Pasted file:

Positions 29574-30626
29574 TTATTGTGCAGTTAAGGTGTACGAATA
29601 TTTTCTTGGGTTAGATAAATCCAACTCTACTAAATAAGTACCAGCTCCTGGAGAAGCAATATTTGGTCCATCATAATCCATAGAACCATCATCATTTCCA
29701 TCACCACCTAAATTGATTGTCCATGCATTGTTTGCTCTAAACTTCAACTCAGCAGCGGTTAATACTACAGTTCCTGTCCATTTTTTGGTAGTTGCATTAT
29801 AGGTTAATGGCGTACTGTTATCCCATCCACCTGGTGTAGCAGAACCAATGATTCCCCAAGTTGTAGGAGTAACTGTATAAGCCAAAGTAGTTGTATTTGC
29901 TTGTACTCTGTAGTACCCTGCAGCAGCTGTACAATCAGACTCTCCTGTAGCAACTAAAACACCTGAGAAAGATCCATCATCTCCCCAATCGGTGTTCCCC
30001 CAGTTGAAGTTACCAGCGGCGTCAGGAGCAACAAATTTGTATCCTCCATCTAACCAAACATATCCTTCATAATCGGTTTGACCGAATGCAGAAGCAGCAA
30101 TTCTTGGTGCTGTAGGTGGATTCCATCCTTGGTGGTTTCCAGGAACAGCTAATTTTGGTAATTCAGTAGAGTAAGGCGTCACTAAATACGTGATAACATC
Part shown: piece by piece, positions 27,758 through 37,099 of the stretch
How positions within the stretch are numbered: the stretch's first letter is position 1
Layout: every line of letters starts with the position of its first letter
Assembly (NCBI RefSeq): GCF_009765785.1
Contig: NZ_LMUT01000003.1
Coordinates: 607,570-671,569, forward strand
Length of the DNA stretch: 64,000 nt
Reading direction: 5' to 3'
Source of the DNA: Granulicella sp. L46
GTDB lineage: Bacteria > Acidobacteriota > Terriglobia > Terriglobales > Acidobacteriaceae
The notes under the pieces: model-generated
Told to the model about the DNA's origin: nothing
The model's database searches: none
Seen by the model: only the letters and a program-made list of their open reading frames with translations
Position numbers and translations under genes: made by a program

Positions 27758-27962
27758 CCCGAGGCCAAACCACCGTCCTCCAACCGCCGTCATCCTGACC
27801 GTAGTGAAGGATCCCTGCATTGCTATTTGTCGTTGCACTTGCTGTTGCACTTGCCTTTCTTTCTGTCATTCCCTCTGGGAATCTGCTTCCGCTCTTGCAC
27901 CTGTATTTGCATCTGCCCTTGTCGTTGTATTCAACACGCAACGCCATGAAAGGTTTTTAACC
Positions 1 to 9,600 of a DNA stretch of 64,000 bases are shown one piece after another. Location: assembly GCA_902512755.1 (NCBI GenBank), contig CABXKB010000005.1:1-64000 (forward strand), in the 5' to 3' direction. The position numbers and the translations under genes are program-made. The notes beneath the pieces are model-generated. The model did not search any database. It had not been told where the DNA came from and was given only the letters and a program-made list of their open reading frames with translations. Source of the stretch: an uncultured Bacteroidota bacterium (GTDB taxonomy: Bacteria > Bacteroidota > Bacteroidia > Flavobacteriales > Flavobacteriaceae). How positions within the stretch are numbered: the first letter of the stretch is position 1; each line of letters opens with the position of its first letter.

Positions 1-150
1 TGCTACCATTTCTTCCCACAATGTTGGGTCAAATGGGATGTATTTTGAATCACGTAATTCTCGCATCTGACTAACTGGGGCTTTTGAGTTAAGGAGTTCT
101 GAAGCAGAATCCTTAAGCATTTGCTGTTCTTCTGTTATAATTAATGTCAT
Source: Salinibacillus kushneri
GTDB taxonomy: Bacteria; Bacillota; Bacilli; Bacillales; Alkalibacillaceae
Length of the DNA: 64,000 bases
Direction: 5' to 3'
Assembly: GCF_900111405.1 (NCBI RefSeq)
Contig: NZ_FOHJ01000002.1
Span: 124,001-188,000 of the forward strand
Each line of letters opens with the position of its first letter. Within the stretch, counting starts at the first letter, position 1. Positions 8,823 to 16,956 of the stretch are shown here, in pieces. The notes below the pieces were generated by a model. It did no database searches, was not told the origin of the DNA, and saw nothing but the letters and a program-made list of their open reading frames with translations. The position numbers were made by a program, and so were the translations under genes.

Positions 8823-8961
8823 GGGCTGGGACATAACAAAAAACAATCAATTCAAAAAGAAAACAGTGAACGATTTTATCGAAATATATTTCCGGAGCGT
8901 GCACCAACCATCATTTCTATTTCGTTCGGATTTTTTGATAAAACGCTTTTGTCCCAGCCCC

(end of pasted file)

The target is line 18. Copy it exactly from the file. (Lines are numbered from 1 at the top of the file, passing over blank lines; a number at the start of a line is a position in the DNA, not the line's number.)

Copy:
GTDB lineage: Bacteria > Acidobacteriota > Terriglobia > Terriglobales > Acidobacteriaceae